• Welcome to Autism Forums, a friendly forum to discuss Aspergers Syndrome, Autism, High Functioning Autism and related conditions.

    Your voice is missing! You will need to register to get access to the following site features:
    • Reply to discussions and create your own threads.
    • Our modern chat room. No add-ons or extensions required, just login and start chatting!
    • Private Member only forums for more serious discussions that you may wish to not have guests or search engines access to.
    • Your very own blog. Write about anything you like on your own individual blog.

    We hope to see you as a part of our community soon! Please also check us out @ https://www.twitter.com/aspiescentral

Issues with another student at college

phantom

Well-Known Member
Not backward- just practical. You'll find those AHs everywhere you go- or work for.

Sad but true. Another lesson about real life conditions in the so-called adult world.
That assholes exist in real life conditions and you need to deal with them is a given. Blaming their targets for "not integrating well into a group setting" is still backwards.
 

Judge

Well-Known Member
V.I.P Member
That assholes exist in real life conditions and you need to deal with them is a given. Blaming their targets for "not integrating well into a group setting" is still backwards.

Doesn't matter what you call it. It's not about blame, but objectively assessing people for whether or not they can work with others. Especially under adverse circumstances. In a class exercise it may seem harsh, but in the real world for some it may be "business as usual". Sad...but again true.

The point is that such conditions exist- particularly in a competitive workforce. Often involving conditions you may find that will be beyond your control. You don't have to like it, but it's to your benefit to know it exists so you'll be better prepared to deal with it if and when it happens.

Once you're beyond college, you may find interacting with others is very different- and often unforgiving in comparison.
 
Last edited:

Atrapa Almas

70% INTJ + 30% ASPIE = 100% HUMAN
V.I.P Member
That assholes exist in real life conditions and you need to deal with them is a given. Blaming their targets for "not integrating well into a group setting" is still backwards.
Sadly that is what happens, not the blame part but the "This person doesnt integrate well" part.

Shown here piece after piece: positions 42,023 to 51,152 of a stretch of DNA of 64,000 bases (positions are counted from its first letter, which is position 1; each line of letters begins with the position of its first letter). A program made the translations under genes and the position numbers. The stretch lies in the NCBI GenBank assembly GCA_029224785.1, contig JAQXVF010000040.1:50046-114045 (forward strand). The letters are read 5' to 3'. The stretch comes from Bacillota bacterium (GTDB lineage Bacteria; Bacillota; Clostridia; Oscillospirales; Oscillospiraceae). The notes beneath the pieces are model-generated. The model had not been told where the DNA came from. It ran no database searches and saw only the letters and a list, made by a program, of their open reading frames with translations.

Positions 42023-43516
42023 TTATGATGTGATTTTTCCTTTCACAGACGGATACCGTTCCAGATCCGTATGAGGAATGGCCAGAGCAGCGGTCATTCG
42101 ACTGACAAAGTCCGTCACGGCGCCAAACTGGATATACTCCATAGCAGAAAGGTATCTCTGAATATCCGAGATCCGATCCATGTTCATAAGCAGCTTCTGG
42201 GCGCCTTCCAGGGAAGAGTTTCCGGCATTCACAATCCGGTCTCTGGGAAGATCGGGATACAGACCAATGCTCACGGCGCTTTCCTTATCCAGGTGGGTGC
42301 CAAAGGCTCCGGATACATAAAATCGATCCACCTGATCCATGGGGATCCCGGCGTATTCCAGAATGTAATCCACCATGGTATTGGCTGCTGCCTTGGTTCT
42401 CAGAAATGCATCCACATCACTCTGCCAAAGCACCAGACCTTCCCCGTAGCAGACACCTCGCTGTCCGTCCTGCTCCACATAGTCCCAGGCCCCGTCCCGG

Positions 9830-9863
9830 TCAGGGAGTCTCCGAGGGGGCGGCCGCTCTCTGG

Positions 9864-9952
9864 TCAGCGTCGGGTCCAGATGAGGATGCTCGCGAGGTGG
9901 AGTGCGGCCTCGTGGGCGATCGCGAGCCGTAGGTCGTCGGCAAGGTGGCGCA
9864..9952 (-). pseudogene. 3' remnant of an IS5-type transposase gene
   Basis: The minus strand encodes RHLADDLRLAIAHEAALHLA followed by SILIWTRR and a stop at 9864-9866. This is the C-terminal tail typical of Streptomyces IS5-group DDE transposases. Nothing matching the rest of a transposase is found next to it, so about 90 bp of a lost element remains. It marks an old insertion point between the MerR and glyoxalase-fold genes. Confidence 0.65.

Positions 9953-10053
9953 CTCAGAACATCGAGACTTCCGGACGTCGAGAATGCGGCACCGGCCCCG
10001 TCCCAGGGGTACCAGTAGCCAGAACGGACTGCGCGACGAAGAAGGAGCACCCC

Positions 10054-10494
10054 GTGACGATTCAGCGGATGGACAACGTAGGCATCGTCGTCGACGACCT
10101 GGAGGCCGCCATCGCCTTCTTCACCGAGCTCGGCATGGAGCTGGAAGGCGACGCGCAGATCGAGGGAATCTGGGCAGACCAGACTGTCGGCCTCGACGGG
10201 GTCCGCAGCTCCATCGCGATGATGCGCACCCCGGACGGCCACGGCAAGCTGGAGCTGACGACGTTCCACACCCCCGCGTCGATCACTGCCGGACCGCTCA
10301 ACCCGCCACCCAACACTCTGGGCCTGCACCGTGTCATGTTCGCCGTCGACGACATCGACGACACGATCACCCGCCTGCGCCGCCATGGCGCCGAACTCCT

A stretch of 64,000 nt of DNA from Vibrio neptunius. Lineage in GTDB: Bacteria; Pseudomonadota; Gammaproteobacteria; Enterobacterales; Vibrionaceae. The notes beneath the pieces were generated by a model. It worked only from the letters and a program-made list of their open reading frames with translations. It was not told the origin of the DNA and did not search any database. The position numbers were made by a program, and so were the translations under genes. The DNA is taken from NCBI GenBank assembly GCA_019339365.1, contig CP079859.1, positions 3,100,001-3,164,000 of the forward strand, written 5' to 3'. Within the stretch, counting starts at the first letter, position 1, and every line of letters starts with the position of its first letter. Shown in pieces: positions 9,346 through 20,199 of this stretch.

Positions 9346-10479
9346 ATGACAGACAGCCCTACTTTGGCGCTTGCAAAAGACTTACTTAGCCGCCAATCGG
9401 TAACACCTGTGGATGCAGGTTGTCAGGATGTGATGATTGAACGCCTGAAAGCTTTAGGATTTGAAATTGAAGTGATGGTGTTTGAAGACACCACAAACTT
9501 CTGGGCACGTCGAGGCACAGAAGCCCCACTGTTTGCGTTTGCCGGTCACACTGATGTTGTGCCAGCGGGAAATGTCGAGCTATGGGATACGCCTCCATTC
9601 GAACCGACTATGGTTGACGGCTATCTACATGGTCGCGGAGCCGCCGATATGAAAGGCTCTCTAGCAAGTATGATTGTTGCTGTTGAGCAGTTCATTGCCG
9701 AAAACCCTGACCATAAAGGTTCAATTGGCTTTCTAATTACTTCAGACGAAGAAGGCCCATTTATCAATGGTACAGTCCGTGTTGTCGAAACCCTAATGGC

Part of modern Human resources practices is to try keep AH at bay, but for some possitions they are almost granted.

And learning the tricks to deal with them is a must have to get a boss job in the future. So It may be worth to learn.

Like victims of abuse can ask help to police and also learn self defense. Its ok to ask for help and its also ok to learn how to deal with the problem by yourself (as much as you can).
 

Owliet

The Owl Lady
V.I.P Member
There is a person in one of the group projects i have to work that has been, lets call it toxic, to me. Should I personally confront this person or make a formal complaint about this person?
It’s difficult to give advice for this when a lot of the context is missing. However, ive worked in a few difficult groups during university and yeah....ridiculous and awkward, AND stressful and upsetting depending on the situation.

1) my first group I worked with, I am pretty sure that I was the problem because I didn’t communicate well with them and often preferred to listen, get my orders and do the work separately. However, after explaining this to them, they were actually quite understanding and the situation changed after that.we also passed with good grades.:cool:

2) my second group I worked with was much better but two people didn’t show up for the group work except on the last day, we ended up just emailing the professor to let him know for him to deal with it. The two people didn’t pass that project.

3) my final project was the most challenging. i was going through some difficult family stuff at the time and my partner didn’t do anything and would often ignore my messages or emails related to the project. it got to the point that I ended up having to email my professor to let him know what was happening, and whilst the solution was to have a meeting to talk about the possible solutions, it didn’t work and I still had to completely do the work myself. I just became Sick with flu during the week of the presentation and the partner had to present , which didn’t go well there because it was evident that they had done zero.

So, I get it. If it’s difficult to talk directly to your group member, create a paper trail of emails to your professor who has assigned this to you so they know what’s happening. I can’t promise anything will work out, and unfortunately you may have to chalk it up to a learning experience.

group work is always difficult.
 

Owliet

The Owl Lady
V.I.P Member
I talked about it with my mentor. He said i was going to be placed in a diffirent group and they are going to talk with the student so he will leave me alone in general.